I loafe and invite my soul,
I lean and loafe at my ease observing a spear of summer grass…

—Whitman, Song Of Myself

“Wild nights – Wild nights!”

Childe Hassam, “The Colonial Table” (1915)

Wild nights – Wild nights!
Were I with thee
Wild nights should be
Our luxury!

Futile – the winds –
To a Heart in port –
Done with the Compass –
Done with the Chart!

Rowing in Eden –
Ah – the Sea!
Might I but moor – tonight –
In thee!

–Emily Dickinson

Blues

cf. Edward Fletcher Stevens, “The American hospital of the twentieth century…” (1918) and
treetreeplant, Vancouver rainstorm August 29 2013 – YouTube

Blues

I sat on the edge of the bed

in the dark

spotlight sheet of rain traveling down the street

I remembered another night

when I looked at the rain

a long time ago

at home

–J.S.

“He sees days slipping from him that were the best for what they were.”

Northeastern University Bulletin, 1976-77

O hushed October morning mild,
Thy leaves have ripened to the fall;
Tomorrow’s wind, if it be wild,
Should waste them all.
The crows above the forest call;
Tomorrow they may form and go.
O hushed October morning mild,
Begin the hours of this day slow.
Make the day seem to us less brief.
Hearts not averse to being beguiled,
Beguile us in the way you know.
Release one leaf at break of day;
At noon release another leaf;
One from our trees, one far away.
Retard the sun with gentle mist;
Enchant the land with amethyst.
Slow, slow!
For the grapes’ sake, if they were all,
Whose leaves already are burnt with frost,
Whose clustered fruit must else be lost—
For the grapes’ sake along the wall.

–Robert Frost, October

Life, so they say, is but a game
And they let it slip away…

When I Get My Plane

cf. Patricia D. Duncan, “Former Home of Aviatrix Amelia Earhart…” (1974)

You cannot put a fire out;
A thing that can ignite
Can go, itself, without a fan
Upon the slowest night…

–Emily Dickinson
 

Nazz – “When I Get My Plane”

ENG 101

David De Vries, “Room 103, small classroom…” (2001)

ENG 101

I heard his raspy old voice talking

about a poem about a spider

and he even looked like Frost

but I was looking

out the door out the window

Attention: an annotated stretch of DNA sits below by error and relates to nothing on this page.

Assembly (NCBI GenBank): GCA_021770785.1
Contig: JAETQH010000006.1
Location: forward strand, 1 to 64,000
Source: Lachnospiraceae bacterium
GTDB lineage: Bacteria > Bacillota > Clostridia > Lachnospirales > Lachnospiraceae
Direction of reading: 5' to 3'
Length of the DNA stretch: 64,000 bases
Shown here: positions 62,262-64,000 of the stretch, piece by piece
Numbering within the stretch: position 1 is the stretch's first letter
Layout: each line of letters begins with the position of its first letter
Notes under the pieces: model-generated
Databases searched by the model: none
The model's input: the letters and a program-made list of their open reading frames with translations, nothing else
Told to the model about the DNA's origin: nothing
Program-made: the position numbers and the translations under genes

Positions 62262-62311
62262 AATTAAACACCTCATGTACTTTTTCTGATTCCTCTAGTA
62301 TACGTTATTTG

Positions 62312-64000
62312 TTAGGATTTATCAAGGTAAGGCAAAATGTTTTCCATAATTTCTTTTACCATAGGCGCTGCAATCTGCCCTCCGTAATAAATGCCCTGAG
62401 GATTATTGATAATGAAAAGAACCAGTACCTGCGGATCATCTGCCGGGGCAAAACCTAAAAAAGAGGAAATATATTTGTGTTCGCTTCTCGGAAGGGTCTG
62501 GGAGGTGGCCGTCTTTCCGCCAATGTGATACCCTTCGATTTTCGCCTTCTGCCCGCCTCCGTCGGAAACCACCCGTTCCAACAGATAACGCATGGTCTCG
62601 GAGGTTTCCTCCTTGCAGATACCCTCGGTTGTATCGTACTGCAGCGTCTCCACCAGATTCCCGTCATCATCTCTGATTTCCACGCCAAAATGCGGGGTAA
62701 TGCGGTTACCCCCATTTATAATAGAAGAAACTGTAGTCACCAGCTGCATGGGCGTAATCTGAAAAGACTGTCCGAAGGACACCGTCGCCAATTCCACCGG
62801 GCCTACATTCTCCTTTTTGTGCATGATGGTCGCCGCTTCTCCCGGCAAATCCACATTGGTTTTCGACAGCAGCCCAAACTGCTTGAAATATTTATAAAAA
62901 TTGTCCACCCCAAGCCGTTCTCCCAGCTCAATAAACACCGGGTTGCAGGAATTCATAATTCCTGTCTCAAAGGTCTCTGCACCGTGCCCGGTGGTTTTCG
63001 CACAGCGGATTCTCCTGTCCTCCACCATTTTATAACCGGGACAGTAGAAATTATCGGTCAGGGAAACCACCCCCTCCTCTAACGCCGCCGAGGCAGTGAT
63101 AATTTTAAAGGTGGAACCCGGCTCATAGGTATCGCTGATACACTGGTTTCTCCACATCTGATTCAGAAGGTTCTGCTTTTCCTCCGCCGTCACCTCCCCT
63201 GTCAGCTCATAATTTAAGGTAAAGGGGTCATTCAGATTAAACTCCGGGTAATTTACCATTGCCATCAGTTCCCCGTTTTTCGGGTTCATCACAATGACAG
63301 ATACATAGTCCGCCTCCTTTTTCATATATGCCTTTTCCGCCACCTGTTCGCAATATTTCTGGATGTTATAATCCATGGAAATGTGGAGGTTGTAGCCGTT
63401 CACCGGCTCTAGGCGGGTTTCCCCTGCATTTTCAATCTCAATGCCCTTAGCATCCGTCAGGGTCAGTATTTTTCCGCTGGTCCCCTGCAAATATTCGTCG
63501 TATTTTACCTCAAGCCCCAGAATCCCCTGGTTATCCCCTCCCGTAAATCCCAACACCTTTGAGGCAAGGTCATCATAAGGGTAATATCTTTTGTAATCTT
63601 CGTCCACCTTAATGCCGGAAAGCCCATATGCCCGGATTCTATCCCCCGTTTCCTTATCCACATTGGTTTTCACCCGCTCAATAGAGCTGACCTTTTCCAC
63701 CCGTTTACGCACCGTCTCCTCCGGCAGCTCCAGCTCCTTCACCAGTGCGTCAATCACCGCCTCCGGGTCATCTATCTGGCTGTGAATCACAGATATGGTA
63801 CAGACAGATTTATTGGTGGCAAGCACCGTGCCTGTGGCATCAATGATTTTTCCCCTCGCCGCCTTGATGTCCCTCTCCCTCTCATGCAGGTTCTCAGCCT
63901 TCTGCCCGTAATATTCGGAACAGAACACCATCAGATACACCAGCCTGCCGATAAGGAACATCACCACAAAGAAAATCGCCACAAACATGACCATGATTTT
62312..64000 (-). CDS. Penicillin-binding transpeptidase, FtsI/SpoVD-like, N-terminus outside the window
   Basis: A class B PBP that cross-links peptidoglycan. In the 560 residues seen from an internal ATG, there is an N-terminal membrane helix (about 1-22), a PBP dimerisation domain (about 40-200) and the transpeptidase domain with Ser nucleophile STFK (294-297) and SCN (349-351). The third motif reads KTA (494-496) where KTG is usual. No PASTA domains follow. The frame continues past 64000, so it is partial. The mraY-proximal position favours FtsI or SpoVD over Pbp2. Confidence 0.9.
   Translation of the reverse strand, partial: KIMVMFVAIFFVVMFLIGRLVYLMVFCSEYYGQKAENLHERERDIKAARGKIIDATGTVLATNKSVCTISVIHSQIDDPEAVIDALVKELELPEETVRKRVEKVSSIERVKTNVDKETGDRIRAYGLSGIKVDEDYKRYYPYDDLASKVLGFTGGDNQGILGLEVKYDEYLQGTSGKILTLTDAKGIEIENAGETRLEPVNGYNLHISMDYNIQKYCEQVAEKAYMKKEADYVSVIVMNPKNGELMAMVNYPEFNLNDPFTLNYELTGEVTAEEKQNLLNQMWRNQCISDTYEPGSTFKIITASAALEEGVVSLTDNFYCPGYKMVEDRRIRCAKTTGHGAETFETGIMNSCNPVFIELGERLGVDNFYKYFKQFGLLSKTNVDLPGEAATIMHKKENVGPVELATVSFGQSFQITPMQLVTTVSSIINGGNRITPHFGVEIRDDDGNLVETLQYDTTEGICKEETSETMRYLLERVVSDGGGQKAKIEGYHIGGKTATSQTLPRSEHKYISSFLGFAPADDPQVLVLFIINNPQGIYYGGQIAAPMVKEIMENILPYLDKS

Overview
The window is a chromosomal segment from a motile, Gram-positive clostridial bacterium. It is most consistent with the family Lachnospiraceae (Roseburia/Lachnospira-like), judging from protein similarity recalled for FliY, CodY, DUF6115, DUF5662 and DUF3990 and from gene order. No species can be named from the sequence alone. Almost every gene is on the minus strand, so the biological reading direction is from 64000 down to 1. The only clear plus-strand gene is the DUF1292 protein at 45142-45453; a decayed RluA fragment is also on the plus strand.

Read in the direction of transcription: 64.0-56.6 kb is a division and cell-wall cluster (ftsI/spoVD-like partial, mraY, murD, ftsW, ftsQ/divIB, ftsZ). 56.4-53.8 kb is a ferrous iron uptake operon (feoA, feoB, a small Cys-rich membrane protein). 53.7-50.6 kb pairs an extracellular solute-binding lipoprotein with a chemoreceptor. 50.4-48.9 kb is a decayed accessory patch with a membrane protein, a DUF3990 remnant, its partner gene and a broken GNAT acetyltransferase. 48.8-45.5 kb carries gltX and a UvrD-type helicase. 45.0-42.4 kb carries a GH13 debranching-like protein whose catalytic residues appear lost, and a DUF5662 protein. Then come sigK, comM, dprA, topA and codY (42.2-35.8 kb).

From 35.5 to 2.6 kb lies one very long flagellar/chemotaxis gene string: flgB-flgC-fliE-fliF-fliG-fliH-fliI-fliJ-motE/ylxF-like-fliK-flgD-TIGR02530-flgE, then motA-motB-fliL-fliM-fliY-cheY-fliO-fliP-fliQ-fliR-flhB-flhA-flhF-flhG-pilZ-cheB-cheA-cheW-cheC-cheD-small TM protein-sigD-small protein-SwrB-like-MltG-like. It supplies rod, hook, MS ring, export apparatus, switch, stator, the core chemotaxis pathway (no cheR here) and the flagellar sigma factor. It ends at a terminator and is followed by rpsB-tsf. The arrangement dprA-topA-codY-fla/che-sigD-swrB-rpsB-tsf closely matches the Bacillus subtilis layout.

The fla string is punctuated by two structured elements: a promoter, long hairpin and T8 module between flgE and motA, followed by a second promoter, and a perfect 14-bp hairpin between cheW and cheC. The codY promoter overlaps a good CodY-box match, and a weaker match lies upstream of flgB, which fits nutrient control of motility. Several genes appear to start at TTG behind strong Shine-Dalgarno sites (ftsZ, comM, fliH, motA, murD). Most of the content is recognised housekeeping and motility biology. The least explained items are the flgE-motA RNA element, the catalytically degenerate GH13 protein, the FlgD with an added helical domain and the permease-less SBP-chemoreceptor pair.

at the ultrablue sky

and wondered

about designs

–J.S.

“My own heart let me more have pity on”

Ernst Halberstadt, Midsummer Siesta at City Hall Plaza (1973)

My own heart let me more have pity on; let
Me live to my sad self hereafter kind,
Charitable; not live this tormented mind
With this tormented mind tormenting yet.
I cast for comfort I can no more get
By groping round my comfortless, than blind
Eyes in their dark can day or thirst can find
Thirst’s all-in-all in all a world of wet.

Soul, self; come, poor Jackself, I do advise
You, jaded, let be; call off thoughts awhile
Elsewhere; leave comfort root-room; let joy size
At God knows when to God knows what; whose smile
‘s not wrung, see you; unforeseen times rather — as skies
Betweenpie mountains — lights a lovely mile.

–Gerard Manley Hopkins, “My own heart let me more have pity on”

Kinderszenen

Anna Curtis Chandler & Irene F. Cypher, “Audio-Visual Techniques For Enrichment Of The Curriculum” (1948)

Kinderszenen

after school

I finished my Yodel and the telephone rang

unable to contain my excitement

I ran through backyards

until I reached her house

she lowered the tone arm

and I fell in love

–J.S.
 

Last Train To Clarksville by The Monkees

The Day I Ran The Projector

Anna Curtis Chandler & Irene F. Cypher, “Audio-visual techniques for enrichment of the curriculum” (1948)

Go, wondrous creature! mount where science guides,
Go, measure earth, weigh air, and state the tides;
Instruct the planets in what orbs to run,
Correct old time, and regulate the sun…

—Alexander Pope, An Essay on Man

“Can I not grasp them with a tighter clasp?”

I stand amid the roar
Of a surf-tormented shore,
And I hold within my hand
Grains of the golden sand —
How few! yet how they creep
Through my fingers to the deep,
While I weep — while I weep!
O God! Can I not grasp
Them with a tighter clasp?